Do people have animals as companions because they don’t understand people?
Or do people enjoy their relationships with dogs and cats because they are so perceptive that they can relate to them in human like ways? This project examines the theoretical and empirical relationship between interpersonal sensitivity (e.g., emotional intelligence) and one’s experience with companion animals.
Augmentative Alternative Communication (AAC) systems are used by millions of people who cannot vocally communicate. Whereas the benefits of these systems are obvious in that they greatly increase the communication capacity of the user, they can sometimes present obstacles to the development and maintenance of rapport because of the longer times required to produce the message. Despite their widespread usage, very little is known about the impact they have on the nonverbal behavior of the conversational partners. A goal of this research program is to discover ways in which these systems can be engineered to have a more positive impact on the interactions that rely on them (Gevarter et al., 2013).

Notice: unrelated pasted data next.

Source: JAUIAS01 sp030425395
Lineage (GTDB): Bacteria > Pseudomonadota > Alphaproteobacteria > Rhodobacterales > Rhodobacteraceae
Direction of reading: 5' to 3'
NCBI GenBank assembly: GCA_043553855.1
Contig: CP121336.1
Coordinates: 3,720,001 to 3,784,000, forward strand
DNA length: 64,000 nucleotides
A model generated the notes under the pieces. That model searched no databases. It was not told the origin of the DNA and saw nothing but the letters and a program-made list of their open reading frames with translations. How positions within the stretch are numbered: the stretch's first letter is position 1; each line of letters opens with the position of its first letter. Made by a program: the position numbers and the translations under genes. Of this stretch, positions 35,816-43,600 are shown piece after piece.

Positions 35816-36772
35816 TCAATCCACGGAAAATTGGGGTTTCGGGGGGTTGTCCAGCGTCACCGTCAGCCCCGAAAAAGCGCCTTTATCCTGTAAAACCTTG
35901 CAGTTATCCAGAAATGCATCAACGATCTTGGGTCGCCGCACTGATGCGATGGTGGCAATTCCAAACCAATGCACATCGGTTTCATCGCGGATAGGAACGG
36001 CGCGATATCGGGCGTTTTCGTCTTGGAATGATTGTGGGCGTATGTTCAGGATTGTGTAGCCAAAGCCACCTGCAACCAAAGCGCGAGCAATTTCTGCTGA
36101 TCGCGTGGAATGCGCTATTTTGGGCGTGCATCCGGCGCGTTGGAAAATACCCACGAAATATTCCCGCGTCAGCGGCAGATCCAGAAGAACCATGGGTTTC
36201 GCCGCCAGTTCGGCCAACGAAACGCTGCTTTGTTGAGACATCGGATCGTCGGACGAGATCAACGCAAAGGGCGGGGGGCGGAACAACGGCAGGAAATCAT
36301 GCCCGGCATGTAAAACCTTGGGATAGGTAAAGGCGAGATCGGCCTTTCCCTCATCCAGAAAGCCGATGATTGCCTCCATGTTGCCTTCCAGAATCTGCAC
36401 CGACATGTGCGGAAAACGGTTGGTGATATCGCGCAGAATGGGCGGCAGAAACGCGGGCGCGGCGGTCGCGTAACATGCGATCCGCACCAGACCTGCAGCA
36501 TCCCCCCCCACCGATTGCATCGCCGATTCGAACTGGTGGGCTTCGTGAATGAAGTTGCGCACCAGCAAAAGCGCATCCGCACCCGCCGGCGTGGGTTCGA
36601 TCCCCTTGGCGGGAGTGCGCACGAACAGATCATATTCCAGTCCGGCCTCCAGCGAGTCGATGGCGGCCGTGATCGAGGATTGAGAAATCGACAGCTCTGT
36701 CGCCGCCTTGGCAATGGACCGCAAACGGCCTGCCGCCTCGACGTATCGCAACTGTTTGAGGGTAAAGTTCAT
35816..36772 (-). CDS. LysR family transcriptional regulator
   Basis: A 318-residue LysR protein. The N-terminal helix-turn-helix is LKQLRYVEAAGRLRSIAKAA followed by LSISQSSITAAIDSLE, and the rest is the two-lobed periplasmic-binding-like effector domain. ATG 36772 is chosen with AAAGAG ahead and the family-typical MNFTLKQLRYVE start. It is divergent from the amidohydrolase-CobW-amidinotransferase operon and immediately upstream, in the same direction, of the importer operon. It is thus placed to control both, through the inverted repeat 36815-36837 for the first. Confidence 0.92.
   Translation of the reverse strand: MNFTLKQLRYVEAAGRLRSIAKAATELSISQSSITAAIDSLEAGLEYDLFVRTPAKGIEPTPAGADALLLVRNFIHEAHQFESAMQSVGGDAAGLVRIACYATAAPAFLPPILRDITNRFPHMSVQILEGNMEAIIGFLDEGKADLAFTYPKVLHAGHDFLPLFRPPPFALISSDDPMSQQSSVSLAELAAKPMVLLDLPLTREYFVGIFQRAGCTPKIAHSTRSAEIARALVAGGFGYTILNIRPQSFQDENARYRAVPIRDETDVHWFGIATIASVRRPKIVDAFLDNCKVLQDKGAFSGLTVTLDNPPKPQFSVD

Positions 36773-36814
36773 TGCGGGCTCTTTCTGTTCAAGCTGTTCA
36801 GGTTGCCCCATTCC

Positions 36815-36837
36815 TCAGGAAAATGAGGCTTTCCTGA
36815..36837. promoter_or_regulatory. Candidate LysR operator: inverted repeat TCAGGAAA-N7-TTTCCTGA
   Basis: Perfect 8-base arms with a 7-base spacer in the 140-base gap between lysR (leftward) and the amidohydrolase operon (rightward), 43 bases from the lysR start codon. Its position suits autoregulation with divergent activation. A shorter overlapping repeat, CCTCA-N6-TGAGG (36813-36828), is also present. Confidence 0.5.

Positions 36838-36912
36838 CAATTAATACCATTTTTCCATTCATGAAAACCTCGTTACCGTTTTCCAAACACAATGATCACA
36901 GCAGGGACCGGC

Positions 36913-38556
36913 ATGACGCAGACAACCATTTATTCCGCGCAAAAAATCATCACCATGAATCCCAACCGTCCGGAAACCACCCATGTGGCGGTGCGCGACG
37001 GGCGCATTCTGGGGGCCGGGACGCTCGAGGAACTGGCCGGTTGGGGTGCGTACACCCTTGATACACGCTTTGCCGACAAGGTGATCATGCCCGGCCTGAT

We are developing a theory that links adult attachment style in romantic relationships (Bartholomew & Horowitz, 1991) with attitudes towards physical activity and exertion. Our current task is the development of an instrument that validly assesses a person’s experiences while engaged in various physical activities.
This research program is assessing the relationship between emotional intelligence and verbal ability as measured by standardized tests such as the SAT, GRE, and LSAT. Previous research has found relationships between the two (Izard et al., 2001). We are planning a long term multi-study research program to assess how far this relationship extends.